Crown management and stand density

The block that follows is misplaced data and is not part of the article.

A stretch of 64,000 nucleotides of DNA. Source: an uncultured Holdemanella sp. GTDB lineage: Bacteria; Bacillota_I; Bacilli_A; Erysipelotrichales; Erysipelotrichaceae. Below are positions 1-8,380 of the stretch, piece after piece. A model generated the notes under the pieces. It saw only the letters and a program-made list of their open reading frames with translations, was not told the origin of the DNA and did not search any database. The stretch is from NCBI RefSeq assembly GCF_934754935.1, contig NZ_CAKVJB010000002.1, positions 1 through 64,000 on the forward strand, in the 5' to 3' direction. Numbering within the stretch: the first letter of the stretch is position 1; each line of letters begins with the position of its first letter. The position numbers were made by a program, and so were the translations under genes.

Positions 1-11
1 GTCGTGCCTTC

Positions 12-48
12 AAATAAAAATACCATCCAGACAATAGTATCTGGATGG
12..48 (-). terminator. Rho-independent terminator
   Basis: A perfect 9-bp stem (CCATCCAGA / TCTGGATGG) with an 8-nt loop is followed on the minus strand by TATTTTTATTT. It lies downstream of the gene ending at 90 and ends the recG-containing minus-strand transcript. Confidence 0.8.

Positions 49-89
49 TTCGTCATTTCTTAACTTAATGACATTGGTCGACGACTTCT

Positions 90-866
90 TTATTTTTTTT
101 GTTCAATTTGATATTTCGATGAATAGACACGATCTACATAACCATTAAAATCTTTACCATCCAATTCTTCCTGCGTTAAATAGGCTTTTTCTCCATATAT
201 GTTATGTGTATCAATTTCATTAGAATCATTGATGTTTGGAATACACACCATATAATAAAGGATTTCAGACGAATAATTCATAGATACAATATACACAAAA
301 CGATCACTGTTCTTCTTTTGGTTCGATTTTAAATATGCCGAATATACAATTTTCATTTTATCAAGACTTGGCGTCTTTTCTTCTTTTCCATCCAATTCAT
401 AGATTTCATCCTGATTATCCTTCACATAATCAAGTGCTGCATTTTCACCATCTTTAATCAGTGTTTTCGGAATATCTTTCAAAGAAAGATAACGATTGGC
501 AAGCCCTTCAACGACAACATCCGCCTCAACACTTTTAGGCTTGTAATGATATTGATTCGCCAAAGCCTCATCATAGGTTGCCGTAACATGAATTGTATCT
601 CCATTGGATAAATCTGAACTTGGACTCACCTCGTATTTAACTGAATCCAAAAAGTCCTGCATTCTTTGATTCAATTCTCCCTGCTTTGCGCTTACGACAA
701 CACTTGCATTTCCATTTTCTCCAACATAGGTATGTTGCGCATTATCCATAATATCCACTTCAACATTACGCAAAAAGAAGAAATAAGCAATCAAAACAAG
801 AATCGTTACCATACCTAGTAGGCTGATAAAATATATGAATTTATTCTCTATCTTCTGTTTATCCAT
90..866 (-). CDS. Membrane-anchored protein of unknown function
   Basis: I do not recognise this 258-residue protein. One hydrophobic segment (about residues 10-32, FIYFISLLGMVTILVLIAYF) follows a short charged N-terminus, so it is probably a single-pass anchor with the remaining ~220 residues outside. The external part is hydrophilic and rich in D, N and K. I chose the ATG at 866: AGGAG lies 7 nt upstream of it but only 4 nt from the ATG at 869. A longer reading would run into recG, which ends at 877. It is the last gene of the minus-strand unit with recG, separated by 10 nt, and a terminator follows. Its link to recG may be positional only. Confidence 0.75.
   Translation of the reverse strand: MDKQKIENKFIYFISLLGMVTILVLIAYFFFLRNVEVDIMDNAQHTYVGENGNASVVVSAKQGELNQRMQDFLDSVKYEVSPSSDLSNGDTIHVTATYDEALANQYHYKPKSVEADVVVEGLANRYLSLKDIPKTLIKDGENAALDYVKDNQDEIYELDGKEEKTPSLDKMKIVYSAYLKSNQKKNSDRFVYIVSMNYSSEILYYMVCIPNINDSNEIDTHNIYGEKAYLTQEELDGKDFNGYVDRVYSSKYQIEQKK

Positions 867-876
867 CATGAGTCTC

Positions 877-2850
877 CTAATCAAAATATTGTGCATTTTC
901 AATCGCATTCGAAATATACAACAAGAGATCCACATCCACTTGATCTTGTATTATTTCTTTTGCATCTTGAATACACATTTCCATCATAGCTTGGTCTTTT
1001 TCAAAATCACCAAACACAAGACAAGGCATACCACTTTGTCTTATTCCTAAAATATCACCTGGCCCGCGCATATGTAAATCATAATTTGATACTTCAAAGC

Determination of optimal stand-density continues to be a difficult problem. A trial cannot be established on every combination of soils, topography, and climate possible across the range of a widely distributed species such as loblolly pine, and continual advancements in nutrition and vegetation management, breeding, and utilization make established trials obsolete. Most of the difficulty in predicting density effects on stand production is that a change in stem size is a secondary response to the tree's environment; the primary morphological response occurs within the crown. Given the ecological relationship between foliage and growing space, and the mechanical relationship between crown size and stem size, crown response to density and cultural treatments should be predictable, which should lead to direct predictions of stem production. Average stem size can be ultimately controlled through management of average crown size. Crown size can be manipulated through a variety of means such as family selection, initial spacing, thinning, fertilization, and vegetation control. Any treatment that affects the mechanical relationship between the crown and stem should produce a change in stem increment. Recording crown development over successive rotations may also provide a means for assessing potential impacts of cultural practices, harvesting, or air chemistry on long-term productivity of the site. Thus, spacing studies that focus on crown development instead of stem increment should increase the efficiency of such studies and make their results applicable over a wider range of site conditions, families, and cultural practices.